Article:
Two years ago, we took our three children ranging in age one to five, to Disney World. It was just as magical as the brochures and website claimed. The staff was incredibly friendly and energetic, the rides were thrilling and imaginative, the food was delicious and meeting the characters was enchanting.
On our third day, we visited Magic Kingdom and stood in a winding line to meet Merida, the headstrong heroine from the movie Brave. In the queue, my girls stood at a rock table and colored a picture of Merida. My oldest daughter thrust her paper at me and squealing, "Look at my picture, Mommy!" I glanced down to see that my daughter had colored Merida's skin a medium shade of brown. "Lovely!" I exclaimed with only the enthusiasm a mother can have. My girls clutched their pictures as we inched forward in line. Soon Merida was in sight.
My in-laws got into position to take pictures while my husband and I walked our children toward Merida. With her red bouncing curls and her piercing blue eyes, she greeted us in her Scottish accent. My girls hung back a bit, shyly examining Merida, mystified by her presence. After warming up to her, I asked my daughters if they'd like to give Merida the pictures they colored, to which they nodded "yes." I held my breath, not sure how "Merida" might react to my daughter choosing to color her traditionally translucent skin a shade of brown.
"Oh!" Merida exclaimed. "I love how you colored my skin! Though I am glad you kept my lovely red hair." My oldest daughter beamed. Merida offered the girls a hug, a moment captured on our camera.
As we sauntered away, later meeting some of our other favorite characters, it dawned on me that though Merida is a favorite character of ours, she is a white character among a slew of white characters who is glorified, admired and emulated by little girls everywhere. If you're a little black girl who wants to find someone who looks like you, you have one princess choice. But if you are little white girl, you have a slew of options including Cinderella, Ariel, Belle, Elsa, Anna, Snow White, Aurora, Sophia, Rapunzel, and Merida.
My children are black, and my daughters have long been infatuated with anyone who is, in their words, "brown like me." This ranges from women and girls they see every day to characters in books, movies and television shows. They love pointing out brown-skinned dolls and action figures at the store, and it's rare, but it happens, that we'll find a t-shirt, an advertisement, or a greeting card featuring a black girl. We, as their parents, have filled our home with the rare finds that feature people who look like our children.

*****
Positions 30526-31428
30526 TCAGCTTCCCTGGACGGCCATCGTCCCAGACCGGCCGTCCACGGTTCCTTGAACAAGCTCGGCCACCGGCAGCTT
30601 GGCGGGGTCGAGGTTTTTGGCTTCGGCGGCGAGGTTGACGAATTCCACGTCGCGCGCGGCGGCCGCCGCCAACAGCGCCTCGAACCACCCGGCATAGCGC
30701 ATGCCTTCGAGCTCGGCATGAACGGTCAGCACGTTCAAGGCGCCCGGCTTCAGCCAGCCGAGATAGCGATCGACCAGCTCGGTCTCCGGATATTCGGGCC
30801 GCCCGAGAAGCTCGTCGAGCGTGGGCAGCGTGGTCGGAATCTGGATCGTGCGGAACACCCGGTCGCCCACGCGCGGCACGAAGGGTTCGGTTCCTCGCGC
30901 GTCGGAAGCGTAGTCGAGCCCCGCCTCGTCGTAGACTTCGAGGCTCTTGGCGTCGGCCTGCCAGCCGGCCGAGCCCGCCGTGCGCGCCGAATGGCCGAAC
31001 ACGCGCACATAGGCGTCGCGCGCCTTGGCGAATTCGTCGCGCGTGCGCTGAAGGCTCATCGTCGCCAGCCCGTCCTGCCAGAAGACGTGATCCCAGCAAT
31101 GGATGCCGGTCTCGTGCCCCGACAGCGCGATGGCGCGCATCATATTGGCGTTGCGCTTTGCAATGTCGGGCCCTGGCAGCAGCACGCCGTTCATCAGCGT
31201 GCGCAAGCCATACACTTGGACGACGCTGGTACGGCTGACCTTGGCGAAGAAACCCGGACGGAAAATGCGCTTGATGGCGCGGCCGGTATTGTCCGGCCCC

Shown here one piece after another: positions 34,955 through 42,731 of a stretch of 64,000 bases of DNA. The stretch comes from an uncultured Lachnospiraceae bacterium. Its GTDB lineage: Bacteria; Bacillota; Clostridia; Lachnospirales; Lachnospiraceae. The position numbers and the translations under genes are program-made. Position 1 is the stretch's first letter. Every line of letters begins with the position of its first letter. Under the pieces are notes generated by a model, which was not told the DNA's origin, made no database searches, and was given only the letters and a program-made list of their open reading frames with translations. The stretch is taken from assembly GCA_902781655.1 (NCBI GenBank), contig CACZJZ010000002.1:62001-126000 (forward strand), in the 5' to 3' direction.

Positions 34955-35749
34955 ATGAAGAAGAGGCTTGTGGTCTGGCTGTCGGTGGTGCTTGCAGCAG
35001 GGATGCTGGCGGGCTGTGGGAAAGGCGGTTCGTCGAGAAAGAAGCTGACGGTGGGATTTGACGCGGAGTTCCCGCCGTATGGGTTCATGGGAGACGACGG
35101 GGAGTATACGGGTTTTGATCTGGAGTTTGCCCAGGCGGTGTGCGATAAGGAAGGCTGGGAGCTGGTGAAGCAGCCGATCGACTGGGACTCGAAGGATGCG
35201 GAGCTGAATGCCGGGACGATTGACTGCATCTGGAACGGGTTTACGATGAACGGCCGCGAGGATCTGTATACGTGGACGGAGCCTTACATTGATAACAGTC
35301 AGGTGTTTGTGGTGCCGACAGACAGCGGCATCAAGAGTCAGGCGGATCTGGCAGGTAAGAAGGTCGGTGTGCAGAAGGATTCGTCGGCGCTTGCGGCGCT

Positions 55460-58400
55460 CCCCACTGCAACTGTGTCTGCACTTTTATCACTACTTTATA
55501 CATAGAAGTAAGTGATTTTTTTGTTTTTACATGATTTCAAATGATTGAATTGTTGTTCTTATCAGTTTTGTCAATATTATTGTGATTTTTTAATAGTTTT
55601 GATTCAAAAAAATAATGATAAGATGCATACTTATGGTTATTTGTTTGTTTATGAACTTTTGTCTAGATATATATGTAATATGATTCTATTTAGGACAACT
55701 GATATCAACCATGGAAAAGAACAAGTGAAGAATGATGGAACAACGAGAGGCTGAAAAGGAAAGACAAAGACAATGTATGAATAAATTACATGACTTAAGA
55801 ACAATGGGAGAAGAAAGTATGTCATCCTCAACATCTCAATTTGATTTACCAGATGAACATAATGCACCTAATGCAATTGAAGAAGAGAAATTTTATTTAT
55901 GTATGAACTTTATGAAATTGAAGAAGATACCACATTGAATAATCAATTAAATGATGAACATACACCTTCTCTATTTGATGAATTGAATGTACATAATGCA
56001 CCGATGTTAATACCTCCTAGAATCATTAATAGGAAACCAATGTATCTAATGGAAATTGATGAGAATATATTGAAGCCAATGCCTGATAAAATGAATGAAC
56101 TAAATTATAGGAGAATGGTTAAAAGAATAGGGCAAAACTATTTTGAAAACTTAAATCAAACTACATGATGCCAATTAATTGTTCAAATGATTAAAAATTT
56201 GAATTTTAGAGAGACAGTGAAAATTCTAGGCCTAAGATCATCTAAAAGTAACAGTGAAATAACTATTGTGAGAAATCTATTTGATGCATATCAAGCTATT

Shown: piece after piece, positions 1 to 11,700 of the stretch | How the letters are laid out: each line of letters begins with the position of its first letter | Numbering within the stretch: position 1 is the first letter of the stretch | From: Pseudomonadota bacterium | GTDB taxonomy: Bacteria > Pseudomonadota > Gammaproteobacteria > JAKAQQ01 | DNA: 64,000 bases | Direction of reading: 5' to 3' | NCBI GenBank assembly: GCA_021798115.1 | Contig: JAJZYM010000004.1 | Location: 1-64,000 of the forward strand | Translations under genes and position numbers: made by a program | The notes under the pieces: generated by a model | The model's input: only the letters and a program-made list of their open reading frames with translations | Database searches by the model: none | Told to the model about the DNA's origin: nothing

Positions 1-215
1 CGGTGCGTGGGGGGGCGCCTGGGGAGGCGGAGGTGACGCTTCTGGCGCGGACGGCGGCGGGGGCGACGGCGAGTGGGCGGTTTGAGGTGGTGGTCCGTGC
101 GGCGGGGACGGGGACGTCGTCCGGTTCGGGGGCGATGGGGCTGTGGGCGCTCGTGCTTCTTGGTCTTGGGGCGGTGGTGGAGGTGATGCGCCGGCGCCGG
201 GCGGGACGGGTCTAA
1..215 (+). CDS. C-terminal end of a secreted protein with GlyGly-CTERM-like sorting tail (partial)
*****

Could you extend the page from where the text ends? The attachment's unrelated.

Unfortunately, not all black characters are suitable for praise. Take, for example, the television show Jessie, which features a nanny named Jessie who works for a multi-racial, adoptive family. I was intrigued by this show because my own family was formed by adoption and is multi-racial. However, after watching a few episodes, I observed how Zuri, a tween black girl, is stereotyped. She's street smart but certainly not book smart, and she is the epitome of a Smarty Pants. She takes every opportunity to say something sassy to one of her siblings, her nanny, or her parents. This cues the audience's laughter. Not exactly the message I want my daughters to receive about black girls. And oftentimes, when there is a present black character, she is a side-kick (the token black friend) or worse, the antagonist, always bathed in stereotypes.
The toy store shelves are often lined with dolls targeted at young girls like mine; however, rarely do we find a doll that isn't a "catch all." Usually the "ethnic" doll has brown-ish skin, green or blue eyes, and straight dark brown hair. Her assigned name is usually Kierra or Jasmine or something that supposedly doesn't sound too-white but also not too "ethnic." She stands on the shelves among the blonde, brunette and red-headed dolls with milky white skin and blue or green eyes that are named Madison or Jessica. The problem is that the "ethnic" doll looks nothing like my daughters or most little black girls, and there is only one of them. Where is the kinky hair, the brown eyes and the darker brown skin?
I recall the beginning of my oldest daughter's unicorn infatuation. One afternoon I took her to the local bookstore to purchase a birthday present for a friend. My daughter was insistent that she find a unicorn book with a "brown girl" included. We seemingly searched every book shelf, many of which had unicorn-themed books, all with a princess-like character with flowing blond or brown hair, blue eyes and peachy skin. I saw my daughter's disappointment. It was the fleeting disappointment that a child faces when she doesn't get what she wants. My daughter's eyes showed a heartfelt and deep beginning understanding of what it's like to be excluded.
Yes, progress has been made. There's the smart and kind Doc McStuffins, the beautiful and ambitious Princess Tiana, and the spontaneous and empathetic Annie. This is encouraging, but it is not enough.
I hope that in the years to come, and perhaps when my grandchildren are visiting Disney for the first time, they can pose for photos with many characters who are brown like them. Characters who exemplify the characteristics of strength, kindness, intelligence, and beauty, beauty that is accurate of a person of color.
In essence, I yearn for the day that instead of little girls like mine using crayons to shade their favorite White characters' skin brown, there will be ample brown-skinned characters who are beautiful and celebrated just as they are.